I tried to reach Yaacov Bris of La Forêt Blanche Winery near the Yatir Forest, because I wanted to recommend the La Forêt Blanche Talpiot Red 2021 ($25), one of Israel’s most aromatic, velvety and restrained red blends. It is made primarily of cabernet, with smaller percentages of petit verdot, shiraz and merlot. After a long delay, Bris told me that he was called up as part of his special police unit on Simchat Torah, and he has been working on and off since then, and also actively guarding his yishuv when not on police duty. “The visitor’s center is closed and all bookings were canceled—not a soul has stepped in since Oct. 7. All our workers drafted, thank God harvest was over right before Sukkot. We still had presses to do which we managed to do somehow. The vineyard is being targeted non-stop, [but] thanks to our brave soldiers serious harm has been prevented until now.”
La Forêt Blanche has had no sales from the web, stores or any other channel since the war started besides export sales. “Now in November, direct sales are coming back slowly as customers want to support,” Bris said. I am strongly recommending and personally buying this wine because this company would really benefit from our help.
Eli Sales, of Psagot Winery in Binyamin, told me that his CEO, Yaakov Berg, was also called up to the front, and while the Israeli temperament remains united, positive and confident, “the mood is certainly not festive” so they need our help to buy their wines abroad. I am very happy to recommend Psagot’s vibrant wines made by winemaker Sam Soroka, and I particularly like and enjoy the Psagot Malbec 2021, which costs approximately $38. This wine is bursting with flavors of earthy blue and black fruit and it just gets better and better every time I try it. For me, malbec and marselan are two grapes that I think do very well in Israel’s dry terroir, and I consistently enjoy these red wines from Israel.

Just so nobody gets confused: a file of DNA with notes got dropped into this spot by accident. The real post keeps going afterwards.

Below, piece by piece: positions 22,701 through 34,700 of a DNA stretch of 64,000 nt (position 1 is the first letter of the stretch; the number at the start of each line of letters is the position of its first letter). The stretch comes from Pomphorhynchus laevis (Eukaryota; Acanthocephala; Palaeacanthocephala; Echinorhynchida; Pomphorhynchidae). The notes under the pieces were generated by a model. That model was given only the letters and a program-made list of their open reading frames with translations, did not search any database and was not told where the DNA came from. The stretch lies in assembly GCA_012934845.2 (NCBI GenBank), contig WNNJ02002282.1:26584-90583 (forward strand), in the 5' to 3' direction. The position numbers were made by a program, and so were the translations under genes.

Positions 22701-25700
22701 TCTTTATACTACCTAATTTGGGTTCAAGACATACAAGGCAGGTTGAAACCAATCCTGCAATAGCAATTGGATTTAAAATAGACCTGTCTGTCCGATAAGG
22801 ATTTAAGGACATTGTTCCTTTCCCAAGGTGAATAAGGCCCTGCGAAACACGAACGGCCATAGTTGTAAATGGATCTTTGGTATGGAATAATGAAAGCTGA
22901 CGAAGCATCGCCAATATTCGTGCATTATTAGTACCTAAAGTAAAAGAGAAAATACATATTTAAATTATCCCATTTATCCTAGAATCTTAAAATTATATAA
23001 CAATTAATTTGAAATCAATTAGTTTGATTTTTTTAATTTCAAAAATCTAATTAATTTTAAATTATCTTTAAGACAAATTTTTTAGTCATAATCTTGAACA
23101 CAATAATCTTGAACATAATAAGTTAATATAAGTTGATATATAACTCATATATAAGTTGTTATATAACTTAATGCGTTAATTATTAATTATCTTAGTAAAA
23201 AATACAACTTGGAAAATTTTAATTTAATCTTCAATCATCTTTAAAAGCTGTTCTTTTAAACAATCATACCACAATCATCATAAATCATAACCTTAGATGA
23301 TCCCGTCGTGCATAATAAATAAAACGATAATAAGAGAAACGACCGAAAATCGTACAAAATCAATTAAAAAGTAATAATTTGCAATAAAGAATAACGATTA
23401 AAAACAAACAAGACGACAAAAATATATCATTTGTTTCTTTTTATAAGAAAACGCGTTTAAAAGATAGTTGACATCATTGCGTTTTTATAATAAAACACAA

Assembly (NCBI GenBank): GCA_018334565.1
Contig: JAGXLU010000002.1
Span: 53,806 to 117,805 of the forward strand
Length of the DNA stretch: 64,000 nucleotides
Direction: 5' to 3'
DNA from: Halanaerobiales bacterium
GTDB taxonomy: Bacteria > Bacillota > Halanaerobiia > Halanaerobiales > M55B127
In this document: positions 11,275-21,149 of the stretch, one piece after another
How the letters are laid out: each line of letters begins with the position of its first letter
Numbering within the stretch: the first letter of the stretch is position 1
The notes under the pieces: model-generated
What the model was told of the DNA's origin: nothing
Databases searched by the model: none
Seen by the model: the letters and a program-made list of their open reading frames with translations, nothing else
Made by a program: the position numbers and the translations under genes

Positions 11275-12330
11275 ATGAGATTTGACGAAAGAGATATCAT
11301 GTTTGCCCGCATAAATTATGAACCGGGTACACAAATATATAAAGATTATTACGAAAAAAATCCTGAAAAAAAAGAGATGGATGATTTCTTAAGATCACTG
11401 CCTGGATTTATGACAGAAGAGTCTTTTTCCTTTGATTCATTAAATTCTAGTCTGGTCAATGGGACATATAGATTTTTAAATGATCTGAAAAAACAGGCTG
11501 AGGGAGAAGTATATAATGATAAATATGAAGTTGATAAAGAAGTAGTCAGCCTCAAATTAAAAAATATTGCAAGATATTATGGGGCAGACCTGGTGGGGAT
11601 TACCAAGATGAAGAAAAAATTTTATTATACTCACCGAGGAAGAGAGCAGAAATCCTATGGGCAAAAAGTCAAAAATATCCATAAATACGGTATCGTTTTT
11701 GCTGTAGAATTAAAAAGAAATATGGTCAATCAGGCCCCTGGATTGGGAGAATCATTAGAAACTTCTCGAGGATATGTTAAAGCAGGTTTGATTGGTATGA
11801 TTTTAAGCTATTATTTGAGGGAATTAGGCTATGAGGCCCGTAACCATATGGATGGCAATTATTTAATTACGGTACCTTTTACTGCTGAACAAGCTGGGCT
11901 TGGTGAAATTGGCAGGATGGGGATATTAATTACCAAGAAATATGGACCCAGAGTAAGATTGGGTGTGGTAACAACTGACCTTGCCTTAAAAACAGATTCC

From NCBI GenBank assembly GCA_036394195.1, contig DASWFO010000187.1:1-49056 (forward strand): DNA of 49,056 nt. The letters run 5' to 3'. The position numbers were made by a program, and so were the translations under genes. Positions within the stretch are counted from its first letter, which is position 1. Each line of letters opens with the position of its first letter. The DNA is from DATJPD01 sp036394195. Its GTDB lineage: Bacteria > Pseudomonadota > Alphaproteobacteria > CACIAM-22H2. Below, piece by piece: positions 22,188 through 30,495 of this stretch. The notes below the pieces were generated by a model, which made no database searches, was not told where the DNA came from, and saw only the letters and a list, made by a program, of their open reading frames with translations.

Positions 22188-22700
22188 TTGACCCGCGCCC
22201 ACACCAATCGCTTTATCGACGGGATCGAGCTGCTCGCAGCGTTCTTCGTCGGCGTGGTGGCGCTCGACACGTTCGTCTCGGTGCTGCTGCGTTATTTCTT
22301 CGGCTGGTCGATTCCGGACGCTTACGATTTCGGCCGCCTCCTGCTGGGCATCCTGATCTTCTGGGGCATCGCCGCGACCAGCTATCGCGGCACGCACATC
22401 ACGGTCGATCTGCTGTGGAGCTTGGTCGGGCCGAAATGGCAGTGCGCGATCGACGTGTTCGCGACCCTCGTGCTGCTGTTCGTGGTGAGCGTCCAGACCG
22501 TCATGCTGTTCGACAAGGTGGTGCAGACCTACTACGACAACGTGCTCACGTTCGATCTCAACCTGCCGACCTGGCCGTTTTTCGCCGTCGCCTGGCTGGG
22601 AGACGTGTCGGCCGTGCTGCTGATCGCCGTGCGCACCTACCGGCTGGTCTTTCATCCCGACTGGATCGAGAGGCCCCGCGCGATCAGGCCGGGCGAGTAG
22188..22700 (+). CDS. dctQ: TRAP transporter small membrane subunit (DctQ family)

Soroka was quick to share how Israel’s wines have improved over the 20 years and 20 harvests he has overseen in Israel. As an experienced global winemaker with experience working in Napa Valley, the Niagara Falls region, Languedoc-Roussillon in France, South and Western Australia, he feels that Israeli wine is on a historic journey. “The quality of Psagot — and that of my fellow Israeli colleagues — continue to improve on a consistent basis. It is of course very exciting to be part of this process,” he said, expressing pride in the work of his team and colleagues throughout Israel.
To wrap up, I could go on and on recommending my favorite bottles of Israeli wine all day, but the fact remains that this winter we all would do well to support Israeli wineries aggressively so they will still be here for us when festive times return. As Haruni from Dalton said so well, “We are not asking for charity but honest support; our wines stand shoulder to shoulder with wines from around the world and our scores attest to that.”
Elizabeth Kratz is Associate Publisher/Editor at The Jewish Link.